A Victorian “weak positive” coronavirus test result remains under investigation as health authorities meet to decide on their response to WA’s lockdown.
A man in his 30s returned an “indeterminate” test result on Saturday night, according to the Department of Health and Human Services, two days after he tested negative.
“Out of an abundance of caution, public health actions have been taken, including isolating and testing all close contacts of the case,” the DHHS said in its daily statement.
“Initial repeat follow-up tests of the case and those of close contacts are negative but further investigations are ongoing.”
Also on Sunday evening, the DHHS said Chief Health Officer Brett Sutton was meeting with health officials over the WA lockdown.
Metropolitan Perth, the Peel region and the South West region went into a five-day lockdown on Sunday because of a hotel quarantine worker’s infection.
Victoria had a clean coronavirus slate on Sunday, with no new local cases and none in hotel quarantine.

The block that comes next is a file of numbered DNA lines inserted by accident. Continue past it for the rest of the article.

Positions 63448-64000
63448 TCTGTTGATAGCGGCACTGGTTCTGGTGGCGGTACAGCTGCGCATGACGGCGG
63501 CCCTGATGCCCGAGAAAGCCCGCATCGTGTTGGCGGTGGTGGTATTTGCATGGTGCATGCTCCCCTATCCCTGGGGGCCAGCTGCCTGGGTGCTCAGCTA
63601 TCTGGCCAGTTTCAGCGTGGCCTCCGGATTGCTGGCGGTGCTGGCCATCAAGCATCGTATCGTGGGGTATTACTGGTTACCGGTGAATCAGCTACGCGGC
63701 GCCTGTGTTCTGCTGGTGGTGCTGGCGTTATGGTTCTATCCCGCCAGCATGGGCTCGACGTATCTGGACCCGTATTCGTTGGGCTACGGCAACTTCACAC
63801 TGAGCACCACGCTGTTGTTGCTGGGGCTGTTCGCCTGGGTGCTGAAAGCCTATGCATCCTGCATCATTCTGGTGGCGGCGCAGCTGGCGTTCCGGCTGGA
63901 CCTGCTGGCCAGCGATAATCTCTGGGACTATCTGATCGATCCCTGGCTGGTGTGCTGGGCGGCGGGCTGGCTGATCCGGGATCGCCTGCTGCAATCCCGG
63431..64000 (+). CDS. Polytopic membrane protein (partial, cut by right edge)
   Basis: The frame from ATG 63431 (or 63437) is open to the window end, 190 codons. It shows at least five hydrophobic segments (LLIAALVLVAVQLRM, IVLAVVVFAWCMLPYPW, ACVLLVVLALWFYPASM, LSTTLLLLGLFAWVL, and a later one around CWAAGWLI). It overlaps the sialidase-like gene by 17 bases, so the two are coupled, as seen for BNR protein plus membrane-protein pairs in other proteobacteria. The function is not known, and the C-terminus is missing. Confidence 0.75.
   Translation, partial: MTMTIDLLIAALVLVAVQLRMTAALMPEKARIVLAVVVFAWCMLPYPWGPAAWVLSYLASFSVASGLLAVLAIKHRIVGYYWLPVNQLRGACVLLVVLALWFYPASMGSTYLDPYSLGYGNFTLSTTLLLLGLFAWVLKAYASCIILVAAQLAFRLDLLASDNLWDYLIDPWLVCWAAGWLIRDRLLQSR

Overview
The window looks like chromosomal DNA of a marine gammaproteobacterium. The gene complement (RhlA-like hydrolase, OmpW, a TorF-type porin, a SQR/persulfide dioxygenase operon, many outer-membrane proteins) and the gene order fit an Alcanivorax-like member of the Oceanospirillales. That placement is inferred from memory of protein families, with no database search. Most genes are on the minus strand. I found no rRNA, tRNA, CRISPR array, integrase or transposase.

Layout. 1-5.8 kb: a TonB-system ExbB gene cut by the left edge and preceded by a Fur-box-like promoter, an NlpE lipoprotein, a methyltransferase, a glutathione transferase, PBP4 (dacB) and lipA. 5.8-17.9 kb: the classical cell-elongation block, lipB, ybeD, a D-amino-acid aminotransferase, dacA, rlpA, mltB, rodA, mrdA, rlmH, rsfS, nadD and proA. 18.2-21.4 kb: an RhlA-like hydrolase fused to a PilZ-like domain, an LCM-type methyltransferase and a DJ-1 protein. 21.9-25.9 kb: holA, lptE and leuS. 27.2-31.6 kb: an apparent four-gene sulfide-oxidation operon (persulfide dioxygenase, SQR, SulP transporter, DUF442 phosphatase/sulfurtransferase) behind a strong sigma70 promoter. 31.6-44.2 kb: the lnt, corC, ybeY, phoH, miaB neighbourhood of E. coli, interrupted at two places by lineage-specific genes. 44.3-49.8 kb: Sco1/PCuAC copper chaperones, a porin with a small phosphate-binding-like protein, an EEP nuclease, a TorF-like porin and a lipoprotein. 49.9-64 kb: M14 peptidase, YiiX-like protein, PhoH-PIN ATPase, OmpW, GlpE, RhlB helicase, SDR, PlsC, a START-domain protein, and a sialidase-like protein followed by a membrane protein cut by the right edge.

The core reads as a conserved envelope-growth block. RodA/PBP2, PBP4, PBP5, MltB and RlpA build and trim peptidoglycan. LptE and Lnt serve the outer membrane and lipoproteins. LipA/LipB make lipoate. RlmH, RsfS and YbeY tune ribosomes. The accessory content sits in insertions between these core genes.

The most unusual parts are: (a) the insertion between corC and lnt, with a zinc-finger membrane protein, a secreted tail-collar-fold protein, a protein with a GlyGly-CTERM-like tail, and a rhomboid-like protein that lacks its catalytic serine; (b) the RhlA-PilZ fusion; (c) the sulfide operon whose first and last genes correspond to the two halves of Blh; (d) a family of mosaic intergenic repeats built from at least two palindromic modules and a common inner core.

Victoria now has 20 active cases and there were 10,681 test results to midnight on Saturday.
It is 25 days since Victoria last had a new confirmed local case.
Earlier, the Victorian government announced 450 additional metropolitan and regional train services, plus an off-peak fare discount, as it tries to lure commuters back to public transport.
A new online tool called RideSpace aims to give metropolitan train passengers real-time information about crowds on services and platforms.
“They can have real peace of mind,” said Public Transport Minister Ben Carroll.
He added the public transport network is “clean as a whistle”.
The 30 per cent off-peak fare discount will run for the next three months.
There are only three active positive cases still in the Australian Open hotel quarantine – one of them a player – with the vast majority of personnel released by Sunday.
Meanwhile, the state opposition has blasted a newspaper report that about 5000 inmates are to be released from prison early because of coronavirus.
“It’s a real worry when ordinary Victorians are treated worse than our prisoners … it just does not seem fair,” said shadow corrections spokesman David Southwick.